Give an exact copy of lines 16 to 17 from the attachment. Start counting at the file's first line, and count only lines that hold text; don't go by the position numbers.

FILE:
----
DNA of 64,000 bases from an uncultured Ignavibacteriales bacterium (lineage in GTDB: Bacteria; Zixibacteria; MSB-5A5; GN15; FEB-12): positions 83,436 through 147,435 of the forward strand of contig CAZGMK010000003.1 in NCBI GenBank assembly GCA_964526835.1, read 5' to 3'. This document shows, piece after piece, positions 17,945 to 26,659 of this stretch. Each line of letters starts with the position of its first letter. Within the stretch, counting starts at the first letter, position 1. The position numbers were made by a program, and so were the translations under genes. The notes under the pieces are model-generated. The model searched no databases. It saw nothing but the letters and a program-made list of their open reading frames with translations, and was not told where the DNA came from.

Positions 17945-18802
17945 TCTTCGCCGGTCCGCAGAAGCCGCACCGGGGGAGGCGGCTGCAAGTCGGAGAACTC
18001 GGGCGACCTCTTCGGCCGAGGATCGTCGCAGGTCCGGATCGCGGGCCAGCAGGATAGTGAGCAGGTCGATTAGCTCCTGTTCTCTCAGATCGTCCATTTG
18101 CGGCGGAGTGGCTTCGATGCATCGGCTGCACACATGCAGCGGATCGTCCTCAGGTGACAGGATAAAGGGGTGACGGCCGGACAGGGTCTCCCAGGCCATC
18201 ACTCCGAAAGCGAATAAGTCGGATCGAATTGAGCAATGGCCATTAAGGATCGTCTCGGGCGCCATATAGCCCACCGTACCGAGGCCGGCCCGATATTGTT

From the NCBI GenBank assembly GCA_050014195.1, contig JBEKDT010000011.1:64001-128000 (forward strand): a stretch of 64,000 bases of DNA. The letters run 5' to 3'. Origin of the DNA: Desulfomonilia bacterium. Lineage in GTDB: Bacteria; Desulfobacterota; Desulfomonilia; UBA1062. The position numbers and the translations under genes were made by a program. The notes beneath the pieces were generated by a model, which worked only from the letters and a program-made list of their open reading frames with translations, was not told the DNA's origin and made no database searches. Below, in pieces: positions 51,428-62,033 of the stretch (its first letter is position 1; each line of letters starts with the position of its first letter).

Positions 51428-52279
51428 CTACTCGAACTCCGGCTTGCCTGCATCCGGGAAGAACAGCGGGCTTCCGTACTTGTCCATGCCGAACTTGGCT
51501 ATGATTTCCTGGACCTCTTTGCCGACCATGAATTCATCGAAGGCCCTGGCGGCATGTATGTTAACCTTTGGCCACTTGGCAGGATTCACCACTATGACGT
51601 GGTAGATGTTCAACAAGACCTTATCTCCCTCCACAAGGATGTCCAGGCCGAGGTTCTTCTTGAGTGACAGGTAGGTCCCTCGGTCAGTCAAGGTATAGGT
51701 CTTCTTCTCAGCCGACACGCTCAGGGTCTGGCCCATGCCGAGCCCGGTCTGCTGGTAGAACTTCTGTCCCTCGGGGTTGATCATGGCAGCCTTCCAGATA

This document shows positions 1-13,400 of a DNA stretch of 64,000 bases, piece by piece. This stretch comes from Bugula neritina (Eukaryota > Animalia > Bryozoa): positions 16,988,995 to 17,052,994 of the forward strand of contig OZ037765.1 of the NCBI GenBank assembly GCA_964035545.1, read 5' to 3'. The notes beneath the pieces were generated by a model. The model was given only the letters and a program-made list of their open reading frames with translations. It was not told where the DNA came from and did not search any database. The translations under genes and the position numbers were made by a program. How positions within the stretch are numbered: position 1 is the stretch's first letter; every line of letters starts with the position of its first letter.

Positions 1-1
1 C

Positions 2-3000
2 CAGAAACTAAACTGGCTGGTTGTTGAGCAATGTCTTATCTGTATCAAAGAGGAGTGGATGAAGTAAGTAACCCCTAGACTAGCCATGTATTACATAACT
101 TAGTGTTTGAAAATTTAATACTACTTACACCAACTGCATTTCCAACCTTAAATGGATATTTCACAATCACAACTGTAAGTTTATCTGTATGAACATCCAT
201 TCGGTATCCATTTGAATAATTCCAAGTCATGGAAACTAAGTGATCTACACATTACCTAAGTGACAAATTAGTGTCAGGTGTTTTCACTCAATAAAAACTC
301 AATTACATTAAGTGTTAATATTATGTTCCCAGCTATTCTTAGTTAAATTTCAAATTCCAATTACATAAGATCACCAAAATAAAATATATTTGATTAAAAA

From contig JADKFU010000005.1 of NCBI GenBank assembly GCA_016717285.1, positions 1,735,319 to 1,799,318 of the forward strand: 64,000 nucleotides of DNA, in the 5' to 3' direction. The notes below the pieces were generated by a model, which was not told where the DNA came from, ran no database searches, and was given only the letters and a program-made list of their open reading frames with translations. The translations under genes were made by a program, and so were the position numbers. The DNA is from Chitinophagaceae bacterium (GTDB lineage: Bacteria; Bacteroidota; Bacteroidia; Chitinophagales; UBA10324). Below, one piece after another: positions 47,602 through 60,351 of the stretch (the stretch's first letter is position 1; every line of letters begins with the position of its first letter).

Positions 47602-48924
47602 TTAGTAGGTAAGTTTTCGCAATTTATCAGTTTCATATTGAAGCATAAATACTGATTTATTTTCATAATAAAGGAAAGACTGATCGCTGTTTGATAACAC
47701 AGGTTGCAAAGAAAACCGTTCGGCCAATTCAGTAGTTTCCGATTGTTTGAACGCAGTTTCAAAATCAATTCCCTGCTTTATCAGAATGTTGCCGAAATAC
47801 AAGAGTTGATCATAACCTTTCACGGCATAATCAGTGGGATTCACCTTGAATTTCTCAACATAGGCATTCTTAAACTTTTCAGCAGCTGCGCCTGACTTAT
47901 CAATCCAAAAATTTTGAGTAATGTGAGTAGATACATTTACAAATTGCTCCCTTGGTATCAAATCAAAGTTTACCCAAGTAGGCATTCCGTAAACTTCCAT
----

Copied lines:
Positions 2-3000
2 CAGAAACTAAACTGGCTGGTTGTTGAGCAATGTCTTATCTGTATCAAAGAGGAGTGGATGAAGTAAGTAACCCCTAGACTAGCCATGTATTACATAACT